9. #18
    Gun Wizard
    Join Date
    May 2013
    Location
    South Carolina, USA
    Posts
    2,184
    Member #
    44583
    Thanked
    4992 times
    Flat Top - velocity going all over the map with temperature changes off is a classic primer issue/tell tale.

    I had to experiment with primers quite a bit - and finally settled on CCI Magnum or Winchester magnum primers for ALL my HUNTING loads - from 7.62x39 to 30/30 to 30-06.... Velocity variation with 70-degree temperature swings went from 400+ FPS to 20-ish FPS...

    Standard primers are fine for range duty/fun shooting and are often more accurate than magnum primers for any given load at the range - they just produce way too much velocity change when the weather changes a lot vs your test conditions...

  10. #19
    Sidewinder
    Join Date
    Sep 2012
    Location
    North Carolina
    Posts
    196
    Member #
    34590
    Thanked
    445 times
    I might have given the wrong impression, I am a long time hunter. Having grown up in the south I’ve had a 35 since middle school, a Christmas gift from my dad. Still have it. I actually bought a beater for the woods later to save it. So lots of deer from NC and Indiana over the years. Indiana were the college years. I’ve never owned a large caliber that had this kind of snap! I’m positive I missed, after tracking the deer, prints only, for more than 200 yards. I will practice with the 338 fore end hold before I take another long shot. For now I’ll stick with what I know, 308 Mx and mxlr.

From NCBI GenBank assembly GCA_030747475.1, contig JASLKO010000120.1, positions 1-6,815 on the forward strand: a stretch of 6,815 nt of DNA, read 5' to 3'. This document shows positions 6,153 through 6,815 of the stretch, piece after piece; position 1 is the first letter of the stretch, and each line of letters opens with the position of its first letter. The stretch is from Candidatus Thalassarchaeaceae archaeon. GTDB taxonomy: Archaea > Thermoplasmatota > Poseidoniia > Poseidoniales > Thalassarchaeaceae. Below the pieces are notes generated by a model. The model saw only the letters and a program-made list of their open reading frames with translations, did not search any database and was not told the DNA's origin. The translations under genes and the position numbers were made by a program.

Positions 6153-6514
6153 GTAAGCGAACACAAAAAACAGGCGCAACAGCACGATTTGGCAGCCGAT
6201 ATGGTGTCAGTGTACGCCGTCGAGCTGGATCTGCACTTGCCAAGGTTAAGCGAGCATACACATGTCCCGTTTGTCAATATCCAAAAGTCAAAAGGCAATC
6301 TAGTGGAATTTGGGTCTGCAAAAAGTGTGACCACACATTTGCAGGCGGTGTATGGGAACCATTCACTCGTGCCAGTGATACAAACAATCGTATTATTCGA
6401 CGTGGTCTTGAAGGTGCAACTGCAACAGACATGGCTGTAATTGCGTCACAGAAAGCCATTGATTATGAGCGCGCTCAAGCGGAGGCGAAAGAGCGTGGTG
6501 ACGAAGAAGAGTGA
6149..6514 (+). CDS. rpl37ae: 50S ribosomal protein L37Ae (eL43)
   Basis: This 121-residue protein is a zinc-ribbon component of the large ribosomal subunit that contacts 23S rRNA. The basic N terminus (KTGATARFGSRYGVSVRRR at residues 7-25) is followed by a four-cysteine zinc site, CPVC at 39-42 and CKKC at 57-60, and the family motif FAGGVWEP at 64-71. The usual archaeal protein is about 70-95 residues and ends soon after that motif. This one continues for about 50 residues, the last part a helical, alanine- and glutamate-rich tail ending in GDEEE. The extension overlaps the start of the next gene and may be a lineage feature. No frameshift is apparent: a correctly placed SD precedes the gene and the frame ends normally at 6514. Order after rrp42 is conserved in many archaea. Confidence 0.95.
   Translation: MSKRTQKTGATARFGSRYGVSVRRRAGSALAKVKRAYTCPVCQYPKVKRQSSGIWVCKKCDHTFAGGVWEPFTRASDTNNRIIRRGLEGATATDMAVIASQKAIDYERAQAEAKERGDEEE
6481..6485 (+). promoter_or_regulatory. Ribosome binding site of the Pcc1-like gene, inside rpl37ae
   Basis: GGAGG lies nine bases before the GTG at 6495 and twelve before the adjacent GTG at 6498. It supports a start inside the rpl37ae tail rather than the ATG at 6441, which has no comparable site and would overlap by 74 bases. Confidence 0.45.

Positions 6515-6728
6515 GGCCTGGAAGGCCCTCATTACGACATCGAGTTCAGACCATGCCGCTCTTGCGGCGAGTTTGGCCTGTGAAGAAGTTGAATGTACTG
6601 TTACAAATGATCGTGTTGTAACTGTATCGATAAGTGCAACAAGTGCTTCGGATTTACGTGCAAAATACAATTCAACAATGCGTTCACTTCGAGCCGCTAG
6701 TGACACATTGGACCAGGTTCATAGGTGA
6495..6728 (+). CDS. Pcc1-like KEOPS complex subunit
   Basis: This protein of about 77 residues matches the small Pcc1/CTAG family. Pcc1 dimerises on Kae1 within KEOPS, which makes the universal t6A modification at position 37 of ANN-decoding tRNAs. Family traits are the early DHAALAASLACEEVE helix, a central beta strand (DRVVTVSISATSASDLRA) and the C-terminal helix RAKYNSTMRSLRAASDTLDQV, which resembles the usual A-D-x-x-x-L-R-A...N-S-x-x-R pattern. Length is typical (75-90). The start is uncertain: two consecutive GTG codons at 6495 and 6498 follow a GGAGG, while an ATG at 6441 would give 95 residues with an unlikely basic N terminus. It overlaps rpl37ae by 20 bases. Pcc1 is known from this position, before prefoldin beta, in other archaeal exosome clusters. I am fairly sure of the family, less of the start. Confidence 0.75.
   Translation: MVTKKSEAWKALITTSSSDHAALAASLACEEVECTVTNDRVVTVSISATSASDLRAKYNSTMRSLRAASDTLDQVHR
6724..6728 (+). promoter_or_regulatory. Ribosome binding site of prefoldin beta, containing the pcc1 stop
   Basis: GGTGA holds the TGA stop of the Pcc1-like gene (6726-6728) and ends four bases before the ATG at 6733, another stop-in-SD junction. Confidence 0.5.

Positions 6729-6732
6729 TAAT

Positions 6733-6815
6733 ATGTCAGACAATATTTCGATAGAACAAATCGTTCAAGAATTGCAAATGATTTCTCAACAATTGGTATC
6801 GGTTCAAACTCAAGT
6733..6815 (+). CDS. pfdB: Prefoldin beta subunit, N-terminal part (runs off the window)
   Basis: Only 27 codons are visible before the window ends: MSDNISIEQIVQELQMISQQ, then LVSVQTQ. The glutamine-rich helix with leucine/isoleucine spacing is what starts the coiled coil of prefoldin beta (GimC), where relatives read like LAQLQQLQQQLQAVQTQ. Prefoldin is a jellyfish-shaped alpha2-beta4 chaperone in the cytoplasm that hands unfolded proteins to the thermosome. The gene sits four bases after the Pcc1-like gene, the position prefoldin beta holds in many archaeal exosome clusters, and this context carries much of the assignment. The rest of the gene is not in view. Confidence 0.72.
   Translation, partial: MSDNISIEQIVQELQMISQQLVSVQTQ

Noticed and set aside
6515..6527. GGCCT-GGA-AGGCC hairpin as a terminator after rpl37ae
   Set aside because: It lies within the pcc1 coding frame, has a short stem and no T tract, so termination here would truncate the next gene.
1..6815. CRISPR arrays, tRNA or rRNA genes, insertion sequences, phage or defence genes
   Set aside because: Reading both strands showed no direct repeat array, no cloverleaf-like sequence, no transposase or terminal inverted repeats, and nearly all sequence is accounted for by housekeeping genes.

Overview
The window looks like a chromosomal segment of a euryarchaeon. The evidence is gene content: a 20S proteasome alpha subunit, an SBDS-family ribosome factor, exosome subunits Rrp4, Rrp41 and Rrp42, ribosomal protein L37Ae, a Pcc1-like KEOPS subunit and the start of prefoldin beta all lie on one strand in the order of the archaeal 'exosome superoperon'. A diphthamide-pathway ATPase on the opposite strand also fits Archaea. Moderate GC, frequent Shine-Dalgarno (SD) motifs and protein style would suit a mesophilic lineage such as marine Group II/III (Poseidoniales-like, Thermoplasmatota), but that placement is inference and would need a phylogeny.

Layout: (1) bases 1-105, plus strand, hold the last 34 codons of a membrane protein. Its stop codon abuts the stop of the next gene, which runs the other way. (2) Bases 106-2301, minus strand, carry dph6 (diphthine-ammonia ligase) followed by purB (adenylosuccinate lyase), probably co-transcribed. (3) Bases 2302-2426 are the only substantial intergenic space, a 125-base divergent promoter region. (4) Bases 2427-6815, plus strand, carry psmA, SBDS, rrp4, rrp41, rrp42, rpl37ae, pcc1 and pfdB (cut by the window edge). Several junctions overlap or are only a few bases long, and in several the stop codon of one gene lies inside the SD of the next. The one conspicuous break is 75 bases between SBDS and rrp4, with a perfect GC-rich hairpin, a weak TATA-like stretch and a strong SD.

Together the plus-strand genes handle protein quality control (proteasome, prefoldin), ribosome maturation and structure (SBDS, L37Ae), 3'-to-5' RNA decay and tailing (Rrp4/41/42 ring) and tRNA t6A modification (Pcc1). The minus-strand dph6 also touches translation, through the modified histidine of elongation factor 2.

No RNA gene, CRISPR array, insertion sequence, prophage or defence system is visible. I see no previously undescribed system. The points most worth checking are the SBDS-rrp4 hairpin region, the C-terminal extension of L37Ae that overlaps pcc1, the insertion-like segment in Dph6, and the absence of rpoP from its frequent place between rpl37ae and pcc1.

Wade

    “Aviation is proof that given the will,
    we have the capacity to achieve the impossible!”

  11. #20
    Distinguished Master
    Join Date
    Feb 2008
    Location
    St. Louis, Mo.
    Posts
    6,601
    Member #
    4876
    Thanked
    17187 times
    Quote Originally Posted by truckjohn View Post
    Flat Top - velocity going all over the map with temperature changes off is a classic primer issue/tell tale.

    I had to experiment with primers quite a bit - and finally settled on CCI Magnum or Winchester magnum primers for ALL my HUNTING loads - from 7.62x39 to 30/30 to 30-06.... Velocity variation with 70-degree temperature swings went from 400+ FPS to 20-ish FPS...

    Standard primers are fine for range duty/fun shooting and are often more accurate than magnum primers for any given load at the range - they just produce way too much velocity change when the weather changes a lot vs your test conditions...